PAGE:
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World

Reggae star Damian Marley, others Buy Control of High Times

Marley is one of 20 investors who acquired a 60 percent stake in High Times, its digital media platforms and its increasingly popular Cannabis Cup trade shows

In this Sunday, April 23, 2017, file photo, visitors arrive at the fairgrounds to attend the High Times Cannabis Cup in San Bernardino, California, photo: AP/Richard Vogel
4 months ago

LOS ANGELES – Put this in your pipe and smoke it.

High Times, the magazine that for decades has been the go-to bible for backyard pot growers and cocktail party tokers has been sold to a group of investors that includes reggae musician and ganga guru Damian Marley.

The son of the late reggae superstar Bob Marley is one of 20 investors who acquired a 60 percent stake in High Times, its digital media platforms and its increasingly popular Cannabis Cup trade shows.

This August 17, 2005, file photo shows Reggae singer Damian Marley at the Rihga Royal Hotel in New York. Photo: AP/Jim Cooper

The purchase price wasn’t revealed but Adam Levin, whose Los Angeles-based investment firm, Oreva Capital, put together the deal, said the company is valued at $70 million.

Levin, whose company specializes in acquiring undervalued media properties, said he, Marley and other partners believe they have landed a gem.

Although other magazines have struggled, High Times’ new owners say it has retained a loyal print subscriber base of more than 200,000 with millions more following it online. Perhaps its most lucrative source of income, however, is its Cannabis Cup trade shows at which prizes are awarded for the best buds.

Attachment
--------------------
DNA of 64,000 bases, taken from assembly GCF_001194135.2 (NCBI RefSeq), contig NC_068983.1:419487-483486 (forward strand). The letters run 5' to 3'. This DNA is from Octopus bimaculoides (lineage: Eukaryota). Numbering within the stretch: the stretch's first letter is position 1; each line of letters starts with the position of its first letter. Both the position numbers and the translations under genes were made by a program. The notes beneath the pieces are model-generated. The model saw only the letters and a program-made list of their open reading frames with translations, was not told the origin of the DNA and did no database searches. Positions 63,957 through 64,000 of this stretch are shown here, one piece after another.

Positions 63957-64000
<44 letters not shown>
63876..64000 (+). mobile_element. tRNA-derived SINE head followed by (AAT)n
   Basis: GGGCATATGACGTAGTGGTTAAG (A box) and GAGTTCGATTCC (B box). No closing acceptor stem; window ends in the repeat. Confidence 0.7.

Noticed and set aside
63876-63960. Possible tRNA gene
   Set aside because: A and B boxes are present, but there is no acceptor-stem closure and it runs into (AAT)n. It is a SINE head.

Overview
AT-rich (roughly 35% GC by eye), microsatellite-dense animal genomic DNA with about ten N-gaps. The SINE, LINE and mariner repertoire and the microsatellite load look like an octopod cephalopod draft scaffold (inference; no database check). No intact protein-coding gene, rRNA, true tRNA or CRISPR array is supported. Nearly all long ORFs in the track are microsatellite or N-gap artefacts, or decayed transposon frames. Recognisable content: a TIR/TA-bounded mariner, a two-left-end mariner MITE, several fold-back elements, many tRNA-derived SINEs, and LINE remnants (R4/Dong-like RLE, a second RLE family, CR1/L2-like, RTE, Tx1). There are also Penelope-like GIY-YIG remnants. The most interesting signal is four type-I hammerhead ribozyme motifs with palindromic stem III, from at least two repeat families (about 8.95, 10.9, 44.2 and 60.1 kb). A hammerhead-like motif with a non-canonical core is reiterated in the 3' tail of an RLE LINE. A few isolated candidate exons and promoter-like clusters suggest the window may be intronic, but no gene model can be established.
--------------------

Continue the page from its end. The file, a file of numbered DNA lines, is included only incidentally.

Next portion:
What began as a single, somewhat clandestine meeting in an Amsterdam hotel room in 1988 has grown to 11 events last year with more planned for 2017. As many as 25,000 people attended one in Southern California in February.

In this Thursday, April 20, 2017, file photo, editorial staff are seen during a meeting in the office of High Times magazine in Los Angeles. Photo: AP/Richard Vogel

As marijuana use becomes legal in more and more states, Levin sees those audiences growing, as well as opportunities for more branding of concerts, clothing and other sources of revenue.

It’s a dramatic change from the early years of the magazine that was founded in 1974 by former drug smuggler Tom Forcade and once sold at newsstands in the same opaque plastic bags used to shield the covers of porn magazines.

“It was much more of a crazy, burgeoning pot smuggler magazine when it originated,” Levin acknowledged Thursday.

He added, however, that it is now the trusted brand of cannabis lovers everywhere.

“We’re the Wine Aficionado of the cannabis industry,” he said, referring to the popular wine magazine.

JOHN ROGERS

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